As part of our merger with Moxie Yoga, we are excited to welcome Rosa Lynley to the team!
Tell us about yourself! What are some things that your students might not know?
I moved to San Francisco when I was 19, and even though I had to eat cereal every night for dinner because our rent was so high, I loved the energy and culture of living in the city. I spent many years working in restaurants and even owned a catering company before teaching yoga and meditation full time. I credit all those years in customer service with making me comfortable chatting with just about anyone.
I’m an avid reader, but for six months after having my daughter, I didn’t have the focus to read anything longer than a short article. The first book I was able to get through after her birth was ‘The Fifth Season’ by N.K. Jemison.
How did you become interested in yoga?
I originally became interested in yoga because it was a perfect cross-training exercise for long distance running. I was an obsessive trail runner in my 20’s and would often run 30-40 miles a week. At that time I had no knowledge of or interest in yoga philosophy. Within a year of practicing yoga — first at a local gym, and then at studios around San Francisco — I had completely reoriented toward the meditative and spiritual aspects of yoga.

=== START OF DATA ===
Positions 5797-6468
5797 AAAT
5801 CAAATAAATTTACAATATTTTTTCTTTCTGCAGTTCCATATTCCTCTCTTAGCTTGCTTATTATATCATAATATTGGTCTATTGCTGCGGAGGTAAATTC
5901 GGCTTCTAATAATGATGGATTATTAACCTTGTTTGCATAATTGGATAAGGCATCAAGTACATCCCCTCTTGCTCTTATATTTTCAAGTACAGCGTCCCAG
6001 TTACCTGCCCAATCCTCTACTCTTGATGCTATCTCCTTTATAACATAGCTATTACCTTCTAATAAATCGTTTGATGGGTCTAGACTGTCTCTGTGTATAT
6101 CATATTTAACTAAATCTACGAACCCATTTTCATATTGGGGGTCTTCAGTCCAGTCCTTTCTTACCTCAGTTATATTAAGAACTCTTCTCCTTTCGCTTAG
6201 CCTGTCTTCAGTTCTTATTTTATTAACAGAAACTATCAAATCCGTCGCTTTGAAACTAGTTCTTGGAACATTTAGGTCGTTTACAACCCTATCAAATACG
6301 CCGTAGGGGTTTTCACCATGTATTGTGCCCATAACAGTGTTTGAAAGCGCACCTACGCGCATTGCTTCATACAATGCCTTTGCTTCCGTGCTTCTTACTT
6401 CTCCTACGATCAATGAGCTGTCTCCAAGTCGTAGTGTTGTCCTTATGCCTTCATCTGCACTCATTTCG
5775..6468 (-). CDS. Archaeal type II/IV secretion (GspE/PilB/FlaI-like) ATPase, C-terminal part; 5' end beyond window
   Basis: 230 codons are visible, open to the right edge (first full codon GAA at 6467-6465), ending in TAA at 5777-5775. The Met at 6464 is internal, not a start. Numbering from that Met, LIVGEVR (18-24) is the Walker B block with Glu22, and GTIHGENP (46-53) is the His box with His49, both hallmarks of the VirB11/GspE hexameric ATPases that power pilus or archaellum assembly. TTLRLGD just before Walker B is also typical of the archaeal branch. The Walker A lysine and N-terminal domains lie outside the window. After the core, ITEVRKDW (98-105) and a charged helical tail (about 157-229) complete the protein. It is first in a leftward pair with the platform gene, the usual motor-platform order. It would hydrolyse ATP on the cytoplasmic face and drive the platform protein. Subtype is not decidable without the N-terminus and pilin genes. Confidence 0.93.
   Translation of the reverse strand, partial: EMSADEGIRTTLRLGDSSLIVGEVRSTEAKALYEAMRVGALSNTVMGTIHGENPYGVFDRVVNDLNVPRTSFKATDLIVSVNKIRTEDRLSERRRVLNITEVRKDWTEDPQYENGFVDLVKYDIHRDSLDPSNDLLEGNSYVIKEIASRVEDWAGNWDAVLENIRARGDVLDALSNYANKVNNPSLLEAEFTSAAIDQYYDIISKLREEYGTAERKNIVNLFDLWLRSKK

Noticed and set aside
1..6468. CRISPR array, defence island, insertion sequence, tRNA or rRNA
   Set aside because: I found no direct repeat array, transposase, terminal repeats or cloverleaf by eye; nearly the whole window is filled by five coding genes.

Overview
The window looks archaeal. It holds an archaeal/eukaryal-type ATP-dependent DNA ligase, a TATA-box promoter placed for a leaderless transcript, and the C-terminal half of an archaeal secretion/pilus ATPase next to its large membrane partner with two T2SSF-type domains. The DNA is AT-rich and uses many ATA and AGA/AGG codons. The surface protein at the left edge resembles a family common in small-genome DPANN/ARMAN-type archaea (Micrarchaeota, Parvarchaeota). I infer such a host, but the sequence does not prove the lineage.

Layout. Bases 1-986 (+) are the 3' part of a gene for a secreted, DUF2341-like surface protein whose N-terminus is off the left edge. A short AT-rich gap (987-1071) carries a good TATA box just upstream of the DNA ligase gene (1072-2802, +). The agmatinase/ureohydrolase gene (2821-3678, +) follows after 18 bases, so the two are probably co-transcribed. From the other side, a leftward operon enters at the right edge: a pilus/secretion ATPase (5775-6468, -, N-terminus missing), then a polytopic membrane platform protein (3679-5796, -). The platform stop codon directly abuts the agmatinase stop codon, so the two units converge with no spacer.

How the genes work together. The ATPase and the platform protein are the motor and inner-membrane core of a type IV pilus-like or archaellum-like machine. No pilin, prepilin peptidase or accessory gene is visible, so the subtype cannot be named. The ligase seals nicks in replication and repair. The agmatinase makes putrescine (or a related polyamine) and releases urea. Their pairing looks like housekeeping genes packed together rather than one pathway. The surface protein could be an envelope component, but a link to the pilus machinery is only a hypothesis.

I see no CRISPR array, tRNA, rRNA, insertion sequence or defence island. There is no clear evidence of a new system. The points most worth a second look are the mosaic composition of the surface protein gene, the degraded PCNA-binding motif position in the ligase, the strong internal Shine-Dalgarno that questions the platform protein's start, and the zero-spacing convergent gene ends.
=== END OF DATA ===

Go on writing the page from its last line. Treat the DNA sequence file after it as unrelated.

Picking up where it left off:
Tell us about your yoga journey. What style did you start in and with whom do you study now?
I began my study of yoga asana with master Iyengar teacher, Ramanand Patel, who has been my teacher since 2011. Although I’ve learned so much from the Iyengar school of yoga, over the years I’ve become more and more drawn to teachers that incorporate more free-flowing movement such as David Moreno.
My most influential teacher of all has been Dr. Carol Whitfield PhD, with whom I have studied meditation and Advaita Vedanta for over a decade. She lived and studied in India for many years and has a deep knowledge of Sanskrit and yoga philosophy.
Describe your teaching style. What can folks expect when they attend your class?
While deeply rooted in the Iyengar system of working with the breath and body alignment, my classes incorporate more organic movement and flow. For me the purpose of yoga is to bring ease and balance to the nervous system, to prepare the body in this way for meditation. Each yoga posture can be approached as an opportunity to see how the mind responds to any challenge, making it possible for us to learn more mature ways of responding in every day life. Can the mind simply observe what is in this moment, or does it immediately judge the experiences that arise, seeking to change or avoid them?
It’s also important to me that everyone can access the movements and shapes in my classes. I’m always seeking to meet each student at their own level and find challenges that safely expand their limits.